Understandably, creating a large scene is going to be a painstaking act without custom scene-creating software. I'd suggest laying it out in a spreadsheet and then exporting that spreadsheet to text. If you're good with spreadsheets you could probably form a graph with the data to show the status of each LED? Also, remember that the scene timings must be in sequential order.

Beyond the code, if you want to be able to fade 20 LEDs then you're going to need more PWM outputs than the Arduino has. There are two popular options: shiftPWM or the TLC5940. The TLC5940 would be more expensive but it can also handle more current (120ma per pin). Lots of tutorials and examples on both if you google a bit.

#3
Aug 13, 2012, 08:09 am Last Edit: Aug 13, 2012, 11:52 pm by Tom-Kristensen Reason: 1
Thanks Chagrin for putting another option on the table. No doubt a more sophisticated approach which creates a dilemma, I'm not even getting my head around the "basic" approach outlined by Jroorda. But I wont let that stop me weighing up the options. I should restate here that I have 12 circuits that need control, not all of these will need fading, but I take your point that I might need an upgraded board to get more PWM outlets. I was hoping to use transistors to handle the increase current needs of  a range of leds. This project is a little different to most in that I am using a variety of leds with different specs including a bit of strip lighting, so each circuit has a different loading. For this reason I am steering clear of multiplexing. I am also using dedicated led colours rather than colour mixing with RGB. So my circuits include 2 meters of strip light on one circuit,  3 x 100ma bright white on another, 3 x 40ma of blue on another.

A spreadsheet is a great idea as you suggest with changes set out sequentially, I understand that the coding needs to track the millis since kickoffTime - which is triggered by power supplied by a manual timer. I will try to get my head around the ctr set-up, which does seem very efficient. I think I should be able to code for 12 circuits each with a different start time, end time and fade values over a 60 second period. Lets say each circuit is only fired up once over the minute to keep things simple. Gotta be doable.

I also take your point about wanting to kill myself somewhere inside the coding, not yet though... I think I need to get some basic control over a couple of leds over a 60 second time line so I can at least claim to have tried to do some coding before I beg for mercy.

OK, I'm wrestling with the code provided by Chagrin - see earlier post. In a nutshell the control over an array of leds is achieved by coding for "scenes" using the "ctr" command

Quote
// "ctr" holds our position in the scene. ctr + 0 is the LED pin, ctr + 1 is the time, and ctr + 2 is the brightness.


My basic question is how do I set out my scene commands? If each change must be listed sequentially then I would need to rank commands by increasing values of ctr + 1.

The first command is effectively the unsigned int scene which sets out the time delay for each led before it is turned on, does this mean I cannot program a change till the int scene has fully played out?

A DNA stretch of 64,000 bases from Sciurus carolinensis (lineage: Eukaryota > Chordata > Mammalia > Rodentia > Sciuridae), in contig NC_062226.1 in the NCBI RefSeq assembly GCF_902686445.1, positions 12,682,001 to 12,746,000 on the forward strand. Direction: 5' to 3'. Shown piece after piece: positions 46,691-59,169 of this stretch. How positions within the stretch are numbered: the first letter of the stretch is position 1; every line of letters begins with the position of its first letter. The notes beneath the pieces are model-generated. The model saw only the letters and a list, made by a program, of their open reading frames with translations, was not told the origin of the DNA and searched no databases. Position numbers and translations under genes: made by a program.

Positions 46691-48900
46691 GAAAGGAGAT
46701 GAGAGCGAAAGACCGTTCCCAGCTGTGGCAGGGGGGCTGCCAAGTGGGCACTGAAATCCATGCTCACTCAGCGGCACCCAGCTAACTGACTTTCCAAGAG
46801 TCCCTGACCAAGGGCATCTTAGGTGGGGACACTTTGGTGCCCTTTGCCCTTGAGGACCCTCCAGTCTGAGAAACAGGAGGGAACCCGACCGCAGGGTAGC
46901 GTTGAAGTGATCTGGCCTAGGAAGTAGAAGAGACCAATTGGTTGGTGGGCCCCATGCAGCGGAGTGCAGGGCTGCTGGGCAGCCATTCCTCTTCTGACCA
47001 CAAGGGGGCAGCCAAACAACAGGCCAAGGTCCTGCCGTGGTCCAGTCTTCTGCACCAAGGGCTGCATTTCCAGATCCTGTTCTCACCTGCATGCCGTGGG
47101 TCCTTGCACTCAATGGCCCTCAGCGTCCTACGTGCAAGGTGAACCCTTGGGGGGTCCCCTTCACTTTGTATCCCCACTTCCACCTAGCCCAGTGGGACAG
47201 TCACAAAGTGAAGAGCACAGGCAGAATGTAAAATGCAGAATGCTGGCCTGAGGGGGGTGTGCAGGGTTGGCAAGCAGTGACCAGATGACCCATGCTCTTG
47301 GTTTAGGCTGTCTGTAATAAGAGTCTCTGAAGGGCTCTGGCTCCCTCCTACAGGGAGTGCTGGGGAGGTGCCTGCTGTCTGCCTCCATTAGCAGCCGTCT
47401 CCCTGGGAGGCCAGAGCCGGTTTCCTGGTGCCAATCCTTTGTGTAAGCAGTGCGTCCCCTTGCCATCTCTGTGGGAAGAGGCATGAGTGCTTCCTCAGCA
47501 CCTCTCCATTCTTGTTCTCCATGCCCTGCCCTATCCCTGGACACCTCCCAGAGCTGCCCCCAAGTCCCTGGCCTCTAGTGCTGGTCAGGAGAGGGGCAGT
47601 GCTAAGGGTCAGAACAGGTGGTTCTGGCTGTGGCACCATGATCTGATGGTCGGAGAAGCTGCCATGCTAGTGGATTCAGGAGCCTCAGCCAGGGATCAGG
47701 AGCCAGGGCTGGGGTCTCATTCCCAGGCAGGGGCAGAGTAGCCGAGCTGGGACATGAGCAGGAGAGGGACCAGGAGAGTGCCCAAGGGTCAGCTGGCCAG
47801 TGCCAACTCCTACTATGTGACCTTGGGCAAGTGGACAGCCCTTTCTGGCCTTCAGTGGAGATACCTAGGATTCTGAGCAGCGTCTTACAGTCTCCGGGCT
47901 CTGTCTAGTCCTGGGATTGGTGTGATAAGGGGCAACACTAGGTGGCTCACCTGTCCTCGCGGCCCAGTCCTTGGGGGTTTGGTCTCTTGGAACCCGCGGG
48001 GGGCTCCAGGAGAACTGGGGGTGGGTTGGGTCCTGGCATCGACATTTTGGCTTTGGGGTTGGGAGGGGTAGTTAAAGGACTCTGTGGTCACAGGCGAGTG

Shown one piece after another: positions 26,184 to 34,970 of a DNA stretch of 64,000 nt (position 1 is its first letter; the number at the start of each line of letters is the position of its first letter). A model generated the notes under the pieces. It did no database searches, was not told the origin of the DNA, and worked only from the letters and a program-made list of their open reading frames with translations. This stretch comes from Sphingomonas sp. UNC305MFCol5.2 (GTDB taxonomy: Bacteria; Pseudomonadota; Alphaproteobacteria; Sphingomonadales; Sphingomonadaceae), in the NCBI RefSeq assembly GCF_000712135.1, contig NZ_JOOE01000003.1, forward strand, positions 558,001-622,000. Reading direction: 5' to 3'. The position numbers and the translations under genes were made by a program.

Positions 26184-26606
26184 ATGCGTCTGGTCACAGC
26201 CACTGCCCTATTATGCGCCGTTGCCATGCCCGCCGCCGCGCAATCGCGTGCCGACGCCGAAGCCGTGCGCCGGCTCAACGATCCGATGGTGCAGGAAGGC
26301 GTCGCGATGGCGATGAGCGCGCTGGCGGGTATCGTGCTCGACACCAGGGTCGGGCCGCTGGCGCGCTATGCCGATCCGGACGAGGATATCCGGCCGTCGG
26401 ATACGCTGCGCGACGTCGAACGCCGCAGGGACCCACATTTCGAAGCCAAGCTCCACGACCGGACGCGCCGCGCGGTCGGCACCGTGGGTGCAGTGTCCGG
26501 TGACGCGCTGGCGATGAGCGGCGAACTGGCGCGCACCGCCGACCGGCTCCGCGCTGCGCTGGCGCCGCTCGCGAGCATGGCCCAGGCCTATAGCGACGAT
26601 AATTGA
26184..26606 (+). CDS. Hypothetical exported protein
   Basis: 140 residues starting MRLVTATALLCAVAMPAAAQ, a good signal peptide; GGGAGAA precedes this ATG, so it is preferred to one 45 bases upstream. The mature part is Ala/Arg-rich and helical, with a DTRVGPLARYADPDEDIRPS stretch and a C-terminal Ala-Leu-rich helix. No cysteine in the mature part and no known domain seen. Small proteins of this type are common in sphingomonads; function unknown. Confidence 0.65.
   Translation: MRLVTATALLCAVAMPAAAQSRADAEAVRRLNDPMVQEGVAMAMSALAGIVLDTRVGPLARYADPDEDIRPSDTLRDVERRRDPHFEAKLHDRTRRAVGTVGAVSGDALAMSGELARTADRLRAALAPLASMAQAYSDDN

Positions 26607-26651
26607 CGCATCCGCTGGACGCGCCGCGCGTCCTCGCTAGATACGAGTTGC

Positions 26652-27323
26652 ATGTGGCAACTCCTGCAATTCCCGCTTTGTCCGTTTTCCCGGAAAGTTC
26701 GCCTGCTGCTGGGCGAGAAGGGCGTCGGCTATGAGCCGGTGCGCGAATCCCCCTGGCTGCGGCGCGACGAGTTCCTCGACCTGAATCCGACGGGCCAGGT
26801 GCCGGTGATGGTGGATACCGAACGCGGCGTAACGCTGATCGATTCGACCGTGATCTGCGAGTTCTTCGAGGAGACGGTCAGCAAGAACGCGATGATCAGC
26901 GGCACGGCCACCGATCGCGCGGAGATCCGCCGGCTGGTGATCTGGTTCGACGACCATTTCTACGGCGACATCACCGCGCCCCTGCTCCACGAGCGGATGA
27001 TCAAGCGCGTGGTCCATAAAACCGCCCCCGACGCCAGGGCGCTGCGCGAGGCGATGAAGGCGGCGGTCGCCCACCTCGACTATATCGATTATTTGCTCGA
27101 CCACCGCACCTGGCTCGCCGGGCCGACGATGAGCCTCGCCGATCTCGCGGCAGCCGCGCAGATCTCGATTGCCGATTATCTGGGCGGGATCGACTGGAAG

To be honest i have no idea where or how to plug my change values into the code set-up. A small piece of example code for a couple of changes would probably help me out.

Chagrin


My basic question is how do I set out my scene commands? If each change must be listed sequentially then I would need to rank commands by increasing values of ctr + 1.


Correct. I did mention that "timings must be in sequential order". Going back to my spreadsheet idea for laying out the scene it shouldn't be too hard to handle, and you can always sort the rows of commands based on the time. Practically, if you tried laying out your scene in a non-sequential order I think you'd go batty trying to arrange everything.


The first command is effectively the unsigned int scene which sets out the time delay for each led before it is turned on, does this mean I cannot program a change till the int scene has fully played out?


Just to get the nomenclature correct, scene[] is an array (a list) of unsigned ints. As an aside, an unsigned int is 0 to 65535 -- this has the repercussion that you cannot have actions occurring past the 65.536 second mark without changing to a different data type.

I'm not sure what you mean by "being unable to program a change". My understanding is that you would program this scene for the box and then ship it off so multiple visitors could play the 60 second script over and over. If you need to change the scene you'll need to pull it out and reprogram it with your computer.

If, on the other hand, you were confused by the "time delay" you should rather think of it as when the action occurs -- "when" being based from the start of the scene. It doesn't specify a duration, but rather just what happens at that moment in time. You effectively set the duration by later adding another command to change the state of the LED (turn it back off, dim it slightly, etc.). It's just like managing kids; you have to tell them they can watch TV at 8pm and later tell them to stop watching TV at 9pm. If you tried telling them at 8pm that they can watch TV for an hour... well that just never works. That would require more advanced kids (or a more advanced program).